It is the day before National Day and people across Norway are working hard to make the whole country clean and tidy ahead of the celebrations on May 17. In a school playground in the small town of Sogndal, lots of parents have turned up to get the area ready.
Six mothers are directing operations. A young father and another parent who is an Eritrean refugee are carrying chairs and tables out. Meanwhile, another group is using birch tree branches and flags to make the space look festive.
This is "dugnad", a word which literally means help or support in Norwegian, a custom of communal work in Norway that dates back centuries, and one that has existed in some form or another in most agricultural societies around the world.
In Norway, dugnad was traditionally a way of getting big tasks like roofing or haymaking done, usually followed by a big meal or a feast. In a nation of farmers and fishermen, it functioned as a kind of community insurance scheme. People helped others out and, as a result, knew that they could always call on the community in their time of need.
Today, dugnad has come to mean unpaid voluntary work done in a group, for local, national or international causes. It has become so entrenched that in 2004, "dugnad" was voted Norway's word of the year. In urban areas, dugnad is generally associated with outdoor spring cleaning and gardening in housing cooperatives. In rural areas, neighbours also sometimes help fix up one another's houses or garages.
This doesn't have to be small scale. Norway may have only around 5.3 million inhabitants but Norwegians take great pride in setting world records - and harnessing the spirit of dugnad has been integral to both the world's largest youth football tournament and the world's largest charity telethon.
It is a paradox that people not active in the labour market, who would have the most to gain by joining dugnad, contribute the least.
RESEARCH PROFESSOR KARL HENRIK SIVESIND
Participants of the football tournament say that it is impossible to tell which job or income bracket the volunteers involved come from. Whether a bus driver or a chief executive, for almost a week everyone dresses the same, carries bags for his team, cheers the kids on and sleeps on mattresses on school floors.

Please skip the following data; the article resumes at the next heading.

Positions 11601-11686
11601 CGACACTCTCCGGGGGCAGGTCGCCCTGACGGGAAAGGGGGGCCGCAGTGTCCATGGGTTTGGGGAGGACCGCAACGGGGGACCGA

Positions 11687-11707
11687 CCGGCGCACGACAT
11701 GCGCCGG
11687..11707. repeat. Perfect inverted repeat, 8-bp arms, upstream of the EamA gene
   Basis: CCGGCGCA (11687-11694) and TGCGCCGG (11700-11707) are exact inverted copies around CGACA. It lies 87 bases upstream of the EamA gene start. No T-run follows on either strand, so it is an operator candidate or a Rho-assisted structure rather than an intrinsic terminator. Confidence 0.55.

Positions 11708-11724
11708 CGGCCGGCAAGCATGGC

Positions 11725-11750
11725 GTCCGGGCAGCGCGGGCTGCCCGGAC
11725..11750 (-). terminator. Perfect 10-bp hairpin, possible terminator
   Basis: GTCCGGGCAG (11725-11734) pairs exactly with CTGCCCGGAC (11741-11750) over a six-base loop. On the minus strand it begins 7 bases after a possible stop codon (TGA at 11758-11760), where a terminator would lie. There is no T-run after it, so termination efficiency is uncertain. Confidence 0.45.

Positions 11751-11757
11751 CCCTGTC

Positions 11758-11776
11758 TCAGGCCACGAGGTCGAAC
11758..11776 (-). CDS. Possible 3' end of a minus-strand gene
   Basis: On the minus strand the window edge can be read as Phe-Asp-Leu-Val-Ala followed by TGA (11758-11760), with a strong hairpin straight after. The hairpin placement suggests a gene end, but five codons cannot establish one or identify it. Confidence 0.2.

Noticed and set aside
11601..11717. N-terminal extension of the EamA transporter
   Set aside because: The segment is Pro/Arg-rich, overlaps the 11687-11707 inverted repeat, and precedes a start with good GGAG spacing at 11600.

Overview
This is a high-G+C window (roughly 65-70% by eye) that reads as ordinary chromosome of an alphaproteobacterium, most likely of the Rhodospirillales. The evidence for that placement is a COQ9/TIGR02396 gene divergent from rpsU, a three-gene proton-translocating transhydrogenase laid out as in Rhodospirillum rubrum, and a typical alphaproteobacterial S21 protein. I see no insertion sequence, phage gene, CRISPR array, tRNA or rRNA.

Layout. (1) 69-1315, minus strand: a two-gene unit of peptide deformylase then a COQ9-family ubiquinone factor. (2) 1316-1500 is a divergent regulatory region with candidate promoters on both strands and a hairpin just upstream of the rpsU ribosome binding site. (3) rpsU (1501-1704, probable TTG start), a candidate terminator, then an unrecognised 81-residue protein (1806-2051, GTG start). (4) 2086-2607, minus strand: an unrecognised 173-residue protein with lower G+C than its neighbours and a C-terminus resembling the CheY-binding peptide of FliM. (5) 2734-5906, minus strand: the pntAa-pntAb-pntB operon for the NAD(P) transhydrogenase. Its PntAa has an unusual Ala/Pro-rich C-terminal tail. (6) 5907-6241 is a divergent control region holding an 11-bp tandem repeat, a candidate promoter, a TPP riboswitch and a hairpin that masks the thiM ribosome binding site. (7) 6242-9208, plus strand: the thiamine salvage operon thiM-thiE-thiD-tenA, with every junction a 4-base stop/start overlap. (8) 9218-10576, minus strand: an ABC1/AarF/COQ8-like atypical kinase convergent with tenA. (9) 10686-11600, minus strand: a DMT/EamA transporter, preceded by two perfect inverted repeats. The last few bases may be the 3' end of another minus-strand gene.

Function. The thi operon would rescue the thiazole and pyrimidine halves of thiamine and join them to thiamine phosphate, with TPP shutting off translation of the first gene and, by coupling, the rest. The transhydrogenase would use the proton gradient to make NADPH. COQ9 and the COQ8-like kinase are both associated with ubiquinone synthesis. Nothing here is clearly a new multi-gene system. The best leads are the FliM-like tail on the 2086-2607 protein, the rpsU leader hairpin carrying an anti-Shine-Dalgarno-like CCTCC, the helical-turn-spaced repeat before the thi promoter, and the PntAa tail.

The national telethon also relies on the dugnad spirit. Every year, on a Sunday in October, 100,000 Norwegians knock on 2.3 million doors to shake a bucket for a charitable cause. "Dugnad makes you feel like a good person, and it makes the world a better place," Ms Vibecke Ostby, head of the telethon, said. "Of course the amount of money collected is important, but the most important things is to get Norwegians engaged, working together for a cause bigger than themselves."
Informal and flat structures have long characterised Norwegian working life which some attribute to the legacy of years of dugnad: an intentional lack of hierarchy which can leave foreigners struggling to work out who is an ordinary employee and who is a boss at a Norwegian firm.
Surveys show that the number of volunteers in Norway and the amount of time they spend volunteering are high and increasing in some areas. A total of 61 per cent volunteered for at least one organisation in 2014, figures from Statistics Norway show.
Dugnad is also a significant economic contributor. The value of voluntary work in Norway's non-governmental organisations sector, for example, is estimated at just under £6.5 billion (S$11.6 billion) - more than the £4.8 billion of paid work in the sector - around 5 per cent of gross domestic product for mainland Norway in 2014.
Research professor Karl Henrik Sivesind, of the Institute for Social Research in Oslo, has studied dugnad for almost two decades. He said higher earners and the better educated are generally more involved.
"It is a paradox that people not active in the labour market, who would have the most to gain by joining dugnad, contribute the least," he said.
Dugnad is also a good opportunity for new people such as refugees, immigrants and the unemployed to make connections in the community. Doing so can even help develop new skills or connections useful for the job market.
"I remember the first time I was asked to contribute. I didn't know what dugnad really was, but I answered yes right away; I was so happy to be asked," said Ms Yvonne Nshimirimana, a mother of two from Burundi who came to Norway as a refugee 11 years ago.
Dr Sivesind said most people want to take part - and for those who don't, life in small communities in particular can be a little uncomfortable. "If you don't attend, you know you will meet the same people at the stores, at school, at work or other activities," he said.
• This article was originally published in BBC Capital at http://www.bbc.com/capital/story/20180521-how-dugnad-shaped-a-nations-wo...